I don’t like the idea of “nationalism”, it sounds divisive and exclusive, but on days like Freedom Day I secretly wish I could hold a more legitimate claim to this country, which has adopted me. In thinking about this, a poem I came across on Facebook recently comes to mind. It is entitled “Diaspora Blues” by Ijeoma Umebinyo and it reads:
“so, here you are
too foreign for home
too foreign for here.
Never enough for both.”
I, like most people born in a country but “made” somewhere else, continue to call my birth-place “home” because it is what most expect to hear following an accented greeting. The question that often follows goes “Do you miss home?” And I am put in the unenviable position of coming across as heartless by confessing to a stranger that I don’t, but what I often refrain from saying is: “I am home” as if the questioning that would likely follow is too difficult to fully justify.
This seeming yearning for belonging to a place is not an active search for identity in my case. In fact, there is something I have always enjoyed about being a foreigner. It must be acknowledged that I am one of the lucky ones. I didn’t flee a place at war and my experiences overall have been rather positive. From early ears, I had a positive association with foreigners as being travellers and when I first became one (a foreigner) I was young and adapted to new circumstances easily.
I was 17 when I first arrived in the United States as a foreign student from Colombia. It was the late 1990s and at that time, my country of origin did not enjoy the best reputation, to say the least. Furthermore, a Spanish-speaking accent equated to being either “illegal” or not very smart. Those were impressionable years and I strived to change my accent, to adopt “American” mannerisms. Even my initial fervour in clarifying that “America is not a country” but an entire continent had started to quickly dwindle. Very soon I realised it was easier to “blend in”.
Ten years later, I moved to South Africa. To my surprise this new land welcomed me with open arms and many of the traits I had so hard tried to change were seen with curiosity and appreciation. Being a Colombian became a sort of currency and with it I gained friends from all types of backgrounds, genuine interest in my personal history and a “neutral” or baggage-free position in a polarised society. I was in my mid-20s, most opinions had been formed but I was trying to find meaning in my life, particularly with regards to my work. It was, after all, a job that had brought me to Johannesburg in the first place. I struggled to find meaning in the conventional context of a job. I had arrived to work for an NGO, with the delusion of many NGO-types that my education entitled me to somehow “know better”.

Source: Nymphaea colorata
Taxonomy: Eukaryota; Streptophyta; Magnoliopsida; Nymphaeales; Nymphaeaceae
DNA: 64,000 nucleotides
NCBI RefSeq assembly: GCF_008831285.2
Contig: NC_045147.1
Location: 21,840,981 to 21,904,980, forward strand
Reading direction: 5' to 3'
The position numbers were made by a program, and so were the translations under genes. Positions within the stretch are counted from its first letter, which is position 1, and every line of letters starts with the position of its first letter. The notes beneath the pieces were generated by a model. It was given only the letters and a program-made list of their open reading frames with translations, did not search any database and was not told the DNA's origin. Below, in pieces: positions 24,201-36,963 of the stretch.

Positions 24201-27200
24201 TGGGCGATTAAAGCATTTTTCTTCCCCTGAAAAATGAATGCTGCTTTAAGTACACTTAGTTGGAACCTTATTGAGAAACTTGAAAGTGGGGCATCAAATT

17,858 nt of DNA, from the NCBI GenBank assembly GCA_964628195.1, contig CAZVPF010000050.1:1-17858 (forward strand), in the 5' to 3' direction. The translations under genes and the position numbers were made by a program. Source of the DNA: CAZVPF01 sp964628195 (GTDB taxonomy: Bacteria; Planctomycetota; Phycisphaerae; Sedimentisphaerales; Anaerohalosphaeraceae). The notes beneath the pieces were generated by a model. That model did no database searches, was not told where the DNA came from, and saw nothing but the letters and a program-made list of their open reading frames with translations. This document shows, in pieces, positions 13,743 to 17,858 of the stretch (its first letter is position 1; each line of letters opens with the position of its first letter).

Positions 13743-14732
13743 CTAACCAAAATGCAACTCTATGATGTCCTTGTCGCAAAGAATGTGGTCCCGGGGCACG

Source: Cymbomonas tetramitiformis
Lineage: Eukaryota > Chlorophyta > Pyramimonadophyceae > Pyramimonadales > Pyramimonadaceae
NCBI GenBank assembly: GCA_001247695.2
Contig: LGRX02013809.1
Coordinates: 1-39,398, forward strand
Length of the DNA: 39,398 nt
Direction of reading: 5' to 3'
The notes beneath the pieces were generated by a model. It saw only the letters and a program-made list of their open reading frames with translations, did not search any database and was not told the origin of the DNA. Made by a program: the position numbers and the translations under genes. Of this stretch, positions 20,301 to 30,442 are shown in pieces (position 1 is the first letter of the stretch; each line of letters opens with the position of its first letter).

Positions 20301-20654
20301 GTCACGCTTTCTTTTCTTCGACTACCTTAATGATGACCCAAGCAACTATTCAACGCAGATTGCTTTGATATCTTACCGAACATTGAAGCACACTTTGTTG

That part of the plan didn’t work out. In fact, for years I bounced from job to job not able to feel I was making a difference. It was only well into my thirties that I was able to create a niche for myself. Although I realise I do not know better and I’m not going to fix anyone’s problems, there’s something I have – my “foreign-ness” – which has helped open some doors. It enables me to introduce ideas with the implicit licence for naiveté and gives me a chance to break rules that I simply don’t know about. With time, the “slack” I am given becomes a little tighter. But I still believe herein lies a type of “soft” power, which unlike US academic Joseph Nye’s concept, is not tied to politics or any type of cultural agenda, it is simply the sharing of our human experience across artificially constructed borders. At least that’s been my experience. A friend once said there is something very powerful about doing something for the place where you choose to live, and this encapsulates the whole concept of “home” for me.
Freedom Day brings up memories and emotions that I can only try to empathise with because I did not experience the trauma so many people born in this country can describe first-hand. I can imagine and relate to it by listening to their stories and reflections, but I have no illusion that I can simply step into someone’s shoes and know what it feels like. What I do know is that the changes that took place in this country 22 years ago helped create a reality that now enables people like me to become part of the story. Today, regardless of my place of birth, this gives me a sense of responsibility, ownership and also pain for the dream that is not yet realised for all who inhabit this beautiful land.